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Prof. Jayanth R. Varma's Financial Markets Blog, A Blog on Financial Markets and Their Regulation

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Fri, 02 Dec 2005

Suing or Regulating Rating Agencies

Dr. Ajay Shah has provided some very interesting comments on my earlier post about Private Sector Watchdogs: Reputational Capital and Financial Capital.

While agreeing with my post in so far as it relates to auditors, he has a different point of view with which I agree only partly. Ajay says

In contrast, the work of a credit rating agency is necessarily gray. The Agency merely gives you it's opinion that the Pr(default) is (say) 10%. After that, it cannot be held accountable whether default takes place or not, because these outcomes do not serve as a performance evaluation upon the probability statement.

Even auditors do not guarantee that they will pick up any fraud. They can sued only for negligence in their attempt to fix fraud. Some aspects of credit rating are actually close to audit. For example, in many ABS transactions, the market is relying on the rating agency for a lot of things. Only the rating agency sees the actual pool of car loans underlying an ABS. If the statements about the pool are wrong, the rating agency has some responsibility. Similarly in ABS/CDO deals, the investor probably relies on the rating agency even for the legal validity of the SPV structures and possibly even the CDS transactions underlying the transaction. They should be amenable to a negligence suit.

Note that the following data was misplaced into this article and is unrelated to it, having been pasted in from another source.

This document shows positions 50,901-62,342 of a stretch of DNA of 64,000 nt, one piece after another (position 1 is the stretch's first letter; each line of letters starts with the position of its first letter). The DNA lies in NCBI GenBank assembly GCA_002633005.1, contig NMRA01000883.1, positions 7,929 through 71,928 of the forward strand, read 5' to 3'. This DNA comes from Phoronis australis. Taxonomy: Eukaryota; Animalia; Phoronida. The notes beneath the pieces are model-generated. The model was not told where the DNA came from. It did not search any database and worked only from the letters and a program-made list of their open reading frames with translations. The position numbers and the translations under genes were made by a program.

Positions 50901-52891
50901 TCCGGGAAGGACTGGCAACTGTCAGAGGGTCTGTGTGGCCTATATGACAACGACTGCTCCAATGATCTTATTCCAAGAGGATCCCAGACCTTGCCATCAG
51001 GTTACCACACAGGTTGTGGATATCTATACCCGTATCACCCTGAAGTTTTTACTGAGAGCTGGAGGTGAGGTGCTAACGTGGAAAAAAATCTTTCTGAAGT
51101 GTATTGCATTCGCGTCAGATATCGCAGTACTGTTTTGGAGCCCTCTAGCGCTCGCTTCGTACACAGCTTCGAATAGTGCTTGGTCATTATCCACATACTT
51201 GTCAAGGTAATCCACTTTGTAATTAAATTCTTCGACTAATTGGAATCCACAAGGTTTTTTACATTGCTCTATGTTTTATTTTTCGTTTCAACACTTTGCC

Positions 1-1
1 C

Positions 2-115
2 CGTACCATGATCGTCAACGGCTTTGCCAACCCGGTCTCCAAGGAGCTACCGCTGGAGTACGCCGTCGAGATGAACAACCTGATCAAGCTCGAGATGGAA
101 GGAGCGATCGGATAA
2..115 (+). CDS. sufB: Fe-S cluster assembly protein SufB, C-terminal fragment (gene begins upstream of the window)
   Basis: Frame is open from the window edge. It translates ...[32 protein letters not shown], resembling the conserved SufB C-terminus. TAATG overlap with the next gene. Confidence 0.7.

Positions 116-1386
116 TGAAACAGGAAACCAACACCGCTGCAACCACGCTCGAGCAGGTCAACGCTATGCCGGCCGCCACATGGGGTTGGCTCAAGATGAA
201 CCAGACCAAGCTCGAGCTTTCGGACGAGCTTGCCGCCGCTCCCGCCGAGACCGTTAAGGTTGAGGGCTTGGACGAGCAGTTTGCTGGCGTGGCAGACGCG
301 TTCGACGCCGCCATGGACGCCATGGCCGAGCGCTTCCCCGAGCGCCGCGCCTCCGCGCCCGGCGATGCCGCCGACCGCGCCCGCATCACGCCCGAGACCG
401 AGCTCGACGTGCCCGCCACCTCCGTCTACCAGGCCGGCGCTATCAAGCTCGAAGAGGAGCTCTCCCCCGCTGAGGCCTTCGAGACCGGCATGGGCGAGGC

Ajay goes to say:

I feel that a credit rating should have the status of an `analyst report' on the stock market. It's the view of an individual. You may want to chat about it in a cocktail party, but for the rest, it should have no special status.

For individual companies, I agree. But for securitization and other complex structures, I am not so sure.

I fully agree with what Ajay has to say about regulatory use of ratings:

Given the lack of accountability of credit ratings or (worse) corporate governance ratings, I am a big skeptic on their role in public policy. When credit ratings go into pension fund regulation or (worse) Basle II, I think we are merely setting up an expensive diversion of resources with no clear accountability.

I agree. Today, there is the ability to have a completely open and objective rating based on the Merton model for large issuers. It should be possible for SEC or SEBI to say that if the distance to default (computed by an open source software) is less x standard deviations, it is investment grade and otherwise not. The only difficulty is that there is no Merton model for sovereigns. But then sovereign ratings by S&P and Moodys are also of dubious value as can be seen from the sovereign default data complied by the rating agencies themselves. In any case, the single best predictor of sovereign rating is per capita income and so these ratings are not really capturing default probability at all. I think the regulators should work on the equivalent of the Altman Z score for sovereigns. Since the performance of the rating agencies is not very high, achieving a comparable level of accuracy with a scoring model should be feasible. Once this is done, the rating agencies can be completely eliminated from all regulatory frameworks.

Posted at 10:41 on Fri, 02 Dec 2005     View/Post Comments (1)     permanent link